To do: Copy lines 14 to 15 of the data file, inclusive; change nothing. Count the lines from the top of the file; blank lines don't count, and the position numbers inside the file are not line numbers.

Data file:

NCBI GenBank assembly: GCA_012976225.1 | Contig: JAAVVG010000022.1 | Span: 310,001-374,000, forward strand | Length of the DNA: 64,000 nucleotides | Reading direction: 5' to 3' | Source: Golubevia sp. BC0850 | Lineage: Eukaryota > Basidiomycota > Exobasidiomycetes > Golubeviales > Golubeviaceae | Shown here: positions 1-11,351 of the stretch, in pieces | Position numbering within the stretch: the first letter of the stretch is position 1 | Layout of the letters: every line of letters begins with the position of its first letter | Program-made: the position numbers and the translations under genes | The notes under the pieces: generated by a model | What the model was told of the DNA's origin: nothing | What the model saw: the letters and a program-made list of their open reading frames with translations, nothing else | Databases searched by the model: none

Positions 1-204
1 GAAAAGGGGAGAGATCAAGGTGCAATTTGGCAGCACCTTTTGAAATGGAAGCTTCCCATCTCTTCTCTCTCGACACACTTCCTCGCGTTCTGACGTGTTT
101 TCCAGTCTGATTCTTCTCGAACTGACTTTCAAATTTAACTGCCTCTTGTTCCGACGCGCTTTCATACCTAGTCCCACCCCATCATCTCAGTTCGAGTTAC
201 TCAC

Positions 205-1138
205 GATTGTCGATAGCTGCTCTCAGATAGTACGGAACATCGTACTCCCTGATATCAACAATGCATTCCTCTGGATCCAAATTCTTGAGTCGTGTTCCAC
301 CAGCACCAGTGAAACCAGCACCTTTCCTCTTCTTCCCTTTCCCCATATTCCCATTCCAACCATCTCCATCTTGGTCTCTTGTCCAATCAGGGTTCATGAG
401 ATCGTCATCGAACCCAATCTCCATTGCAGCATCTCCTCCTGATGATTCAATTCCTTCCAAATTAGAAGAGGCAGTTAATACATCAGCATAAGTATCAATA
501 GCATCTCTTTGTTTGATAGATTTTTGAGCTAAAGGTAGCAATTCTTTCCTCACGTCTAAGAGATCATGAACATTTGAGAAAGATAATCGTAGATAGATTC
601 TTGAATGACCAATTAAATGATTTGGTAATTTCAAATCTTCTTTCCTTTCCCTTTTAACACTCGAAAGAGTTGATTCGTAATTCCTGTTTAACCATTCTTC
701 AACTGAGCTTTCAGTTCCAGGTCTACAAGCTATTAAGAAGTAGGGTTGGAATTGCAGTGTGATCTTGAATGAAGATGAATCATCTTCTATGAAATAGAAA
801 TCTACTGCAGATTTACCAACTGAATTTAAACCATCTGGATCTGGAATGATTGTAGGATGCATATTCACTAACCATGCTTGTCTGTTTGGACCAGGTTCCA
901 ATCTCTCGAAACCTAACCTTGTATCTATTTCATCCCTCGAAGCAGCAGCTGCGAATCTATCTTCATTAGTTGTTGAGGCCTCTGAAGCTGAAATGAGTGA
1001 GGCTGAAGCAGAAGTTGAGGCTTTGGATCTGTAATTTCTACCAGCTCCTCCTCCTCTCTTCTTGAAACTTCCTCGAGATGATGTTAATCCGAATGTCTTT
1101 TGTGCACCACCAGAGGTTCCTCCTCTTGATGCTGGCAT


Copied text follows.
901 ATCTCTCGAAACCTAACCTTGTATCTATTTCATCCCTCGAAGCAGCAGCTGCGAATCTATCTTCATTAGTTGTTGAGGCCTCTGAAGCTGAAATGAGTGA
1001 GGCTGAAGCAGAAGTTGAGGCTTTGGATCTGTAATTTCTACCAGCTCCTCCTCCTCTCTTCTTGAAACTTCCTCGAGATGATGTTAATCCGAATGTCTTT